The Islamic State and Afghanistan

by Fatemeh Aman

As Afghanistan continues its slide into fertile ground for the Islamic State (ISIS or IS), the spokesperson for the governor of the Pakistani border province of Nangarhar confirmed to the BBC on July 6 that drone attacks had led to the death of 50 members of the “New Group”—the name given to IS by local officials.

Syed Zafar Hashemi, deputy spokesman to Afghan President Ashraf Ghani, recently confirmed the presence of IS in three of the country’s provinces: Nangarhar, Helmand, and Farah. Other reports indicate bloody clashes between IS and Taliban fighters. A member of the Provincial Council of Nangarhar, Zabihullah Zemari, links IS activities and the conflict between the armed groups to Pakistan’s Inter-Services Intelligence. “They start soft and try to keep people satisfied. But once they have gained power, they start killing of civilians, soldiers, and government employees,” he told Radio Azadi.

General Dawlat Waziri, deputy spokesman for the Afghan Defense Ministry, described the morale of Afghan forces as high and claimed full defeat of IS in Nangarhar province. However, the tension could not possibly be over. The presence of IS, even if it’s not as widespread as it is in Libya and Syria, should not be ignored or downplayed.

Hezb-e-Islami Announcement of Support for IS 

Gulbuddin Hekmatyar, a former warlord and the last prime minister of Afghanistan before the Taliban took power in 1996 and sent him fleeing to Iran, recently called on his followers in Hezb-e-Islami to support IS in their clashes against the Taliban. This is the first time that an armed Afghan insurgent group has officially declared its support for IS. Will Hekmatyar’s alignment have a major impact on IS, and will it strengthen the Taliban’s leverage in its current negotiations with Kabul, which is increasingly concerned about IS?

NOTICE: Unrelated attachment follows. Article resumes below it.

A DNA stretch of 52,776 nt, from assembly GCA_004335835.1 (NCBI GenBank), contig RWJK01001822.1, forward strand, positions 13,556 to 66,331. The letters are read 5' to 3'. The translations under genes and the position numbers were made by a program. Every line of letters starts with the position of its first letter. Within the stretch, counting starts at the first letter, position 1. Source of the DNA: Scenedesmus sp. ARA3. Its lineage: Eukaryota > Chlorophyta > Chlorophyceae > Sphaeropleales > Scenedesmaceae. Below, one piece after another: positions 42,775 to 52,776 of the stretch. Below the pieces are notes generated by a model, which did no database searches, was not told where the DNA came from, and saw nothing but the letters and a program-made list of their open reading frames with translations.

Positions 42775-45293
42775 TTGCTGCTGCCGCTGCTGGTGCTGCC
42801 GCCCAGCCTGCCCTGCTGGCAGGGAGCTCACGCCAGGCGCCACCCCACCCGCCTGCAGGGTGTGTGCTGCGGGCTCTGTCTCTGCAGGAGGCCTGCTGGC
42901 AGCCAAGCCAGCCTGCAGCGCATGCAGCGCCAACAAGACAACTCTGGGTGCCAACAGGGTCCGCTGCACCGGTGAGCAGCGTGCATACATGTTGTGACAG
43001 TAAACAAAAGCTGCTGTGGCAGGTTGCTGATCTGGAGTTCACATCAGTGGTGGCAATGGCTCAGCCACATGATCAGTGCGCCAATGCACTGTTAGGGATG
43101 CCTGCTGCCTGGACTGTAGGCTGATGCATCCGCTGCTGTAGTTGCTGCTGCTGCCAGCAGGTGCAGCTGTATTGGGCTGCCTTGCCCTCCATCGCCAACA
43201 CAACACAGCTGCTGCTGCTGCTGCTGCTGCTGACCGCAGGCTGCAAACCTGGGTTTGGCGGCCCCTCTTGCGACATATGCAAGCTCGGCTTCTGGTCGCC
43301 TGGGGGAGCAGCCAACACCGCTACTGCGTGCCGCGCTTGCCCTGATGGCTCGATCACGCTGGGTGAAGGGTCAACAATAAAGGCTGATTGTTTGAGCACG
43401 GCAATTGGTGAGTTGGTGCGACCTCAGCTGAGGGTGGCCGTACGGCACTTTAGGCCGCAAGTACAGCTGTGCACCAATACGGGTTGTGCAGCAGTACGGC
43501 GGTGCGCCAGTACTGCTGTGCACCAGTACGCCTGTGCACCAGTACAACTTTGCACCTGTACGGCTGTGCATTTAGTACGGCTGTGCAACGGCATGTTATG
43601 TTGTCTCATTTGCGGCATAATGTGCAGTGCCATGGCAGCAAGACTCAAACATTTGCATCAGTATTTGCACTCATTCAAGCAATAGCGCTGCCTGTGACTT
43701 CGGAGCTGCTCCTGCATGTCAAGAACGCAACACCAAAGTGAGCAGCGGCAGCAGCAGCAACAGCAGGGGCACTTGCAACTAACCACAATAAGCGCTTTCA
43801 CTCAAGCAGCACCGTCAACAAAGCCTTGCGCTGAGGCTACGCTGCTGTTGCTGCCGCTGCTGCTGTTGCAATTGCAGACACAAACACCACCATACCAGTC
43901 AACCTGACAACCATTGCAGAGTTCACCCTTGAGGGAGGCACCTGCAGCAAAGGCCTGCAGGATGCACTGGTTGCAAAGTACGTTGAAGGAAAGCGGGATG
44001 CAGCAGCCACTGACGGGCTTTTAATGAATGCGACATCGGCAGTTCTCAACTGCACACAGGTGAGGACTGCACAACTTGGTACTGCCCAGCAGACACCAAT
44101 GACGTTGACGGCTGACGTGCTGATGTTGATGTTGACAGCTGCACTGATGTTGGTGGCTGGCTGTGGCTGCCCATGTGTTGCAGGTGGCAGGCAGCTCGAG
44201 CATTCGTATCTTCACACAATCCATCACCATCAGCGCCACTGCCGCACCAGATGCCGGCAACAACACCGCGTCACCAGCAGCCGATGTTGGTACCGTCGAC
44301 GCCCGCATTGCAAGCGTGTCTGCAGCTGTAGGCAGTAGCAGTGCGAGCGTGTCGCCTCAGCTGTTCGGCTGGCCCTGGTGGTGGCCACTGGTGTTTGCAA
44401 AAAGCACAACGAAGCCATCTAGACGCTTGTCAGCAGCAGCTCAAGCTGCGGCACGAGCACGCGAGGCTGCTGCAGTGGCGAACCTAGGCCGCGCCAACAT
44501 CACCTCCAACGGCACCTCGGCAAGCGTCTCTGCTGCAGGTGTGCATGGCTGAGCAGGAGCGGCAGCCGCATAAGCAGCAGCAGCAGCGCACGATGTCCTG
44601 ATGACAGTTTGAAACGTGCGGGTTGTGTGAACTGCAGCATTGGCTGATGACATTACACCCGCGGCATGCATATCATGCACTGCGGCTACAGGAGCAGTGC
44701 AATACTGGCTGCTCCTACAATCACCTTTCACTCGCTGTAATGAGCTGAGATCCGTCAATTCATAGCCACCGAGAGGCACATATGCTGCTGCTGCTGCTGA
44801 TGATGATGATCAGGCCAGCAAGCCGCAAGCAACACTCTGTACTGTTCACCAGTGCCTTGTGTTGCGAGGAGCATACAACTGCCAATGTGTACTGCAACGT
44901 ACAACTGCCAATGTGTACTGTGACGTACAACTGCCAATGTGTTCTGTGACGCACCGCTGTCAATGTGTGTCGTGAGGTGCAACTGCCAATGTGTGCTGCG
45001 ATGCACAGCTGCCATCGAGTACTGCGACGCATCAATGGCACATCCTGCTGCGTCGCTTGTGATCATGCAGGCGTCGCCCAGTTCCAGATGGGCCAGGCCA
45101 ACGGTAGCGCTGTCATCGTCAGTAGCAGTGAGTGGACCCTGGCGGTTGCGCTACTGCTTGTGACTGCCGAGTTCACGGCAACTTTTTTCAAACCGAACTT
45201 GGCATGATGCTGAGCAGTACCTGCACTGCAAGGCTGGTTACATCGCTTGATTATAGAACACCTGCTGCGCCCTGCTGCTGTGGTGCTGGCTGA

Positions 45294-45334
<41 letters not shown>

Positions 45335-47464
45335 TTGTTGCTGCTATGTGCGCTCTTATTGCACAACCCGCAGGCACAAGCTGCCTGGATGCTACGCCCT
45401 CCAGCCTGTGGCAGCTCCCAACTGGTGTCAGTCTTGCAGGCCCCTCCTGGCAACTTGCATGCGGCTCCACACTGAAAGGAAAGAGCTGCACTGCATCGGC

Iran expelled Hekmatyar in 2002 for vowing to fight with what was then the newly established government of Afghanistan. Tehran’s move, which happened shortly after then-president Hamid Karzai’s visit to Iran, was seen as a gesture in support of Karzai’s government and potentially a conciliatory move toward Washington.

If it weren’t for George W. Bush’s “Axis of Evil” speech in early 2002, Iran would have placed Hekmatyar under house arrest and delivered him into Afghan custody, and ultimately, to American control. Instead, according to Ryan C. Crocker, a former US ambassador to Afghanistan and Iraq, Iran facilitated his covert entry into Afghanistan. As a result, he was able to remain a source of insurgency in Afghanistan.

Hekmatyar’s announcement has already had a psychological impact. Insurgent groups in many places, including Afghanistan, try to exhibit their power and relevance through suicide attacks and bombings. This could be Hekmatyar’s goal. He needs publicity, and this strategy has worked in the past. His announcement created a backlash in social media and added to his unpopularity. Afghan media commentators pointed out that an “alliance” with Hekmatyar usually “does not bode well.” Hekmatyar announced his support for the Taliban in late 2001, and weeks later, the Taliban fell from power.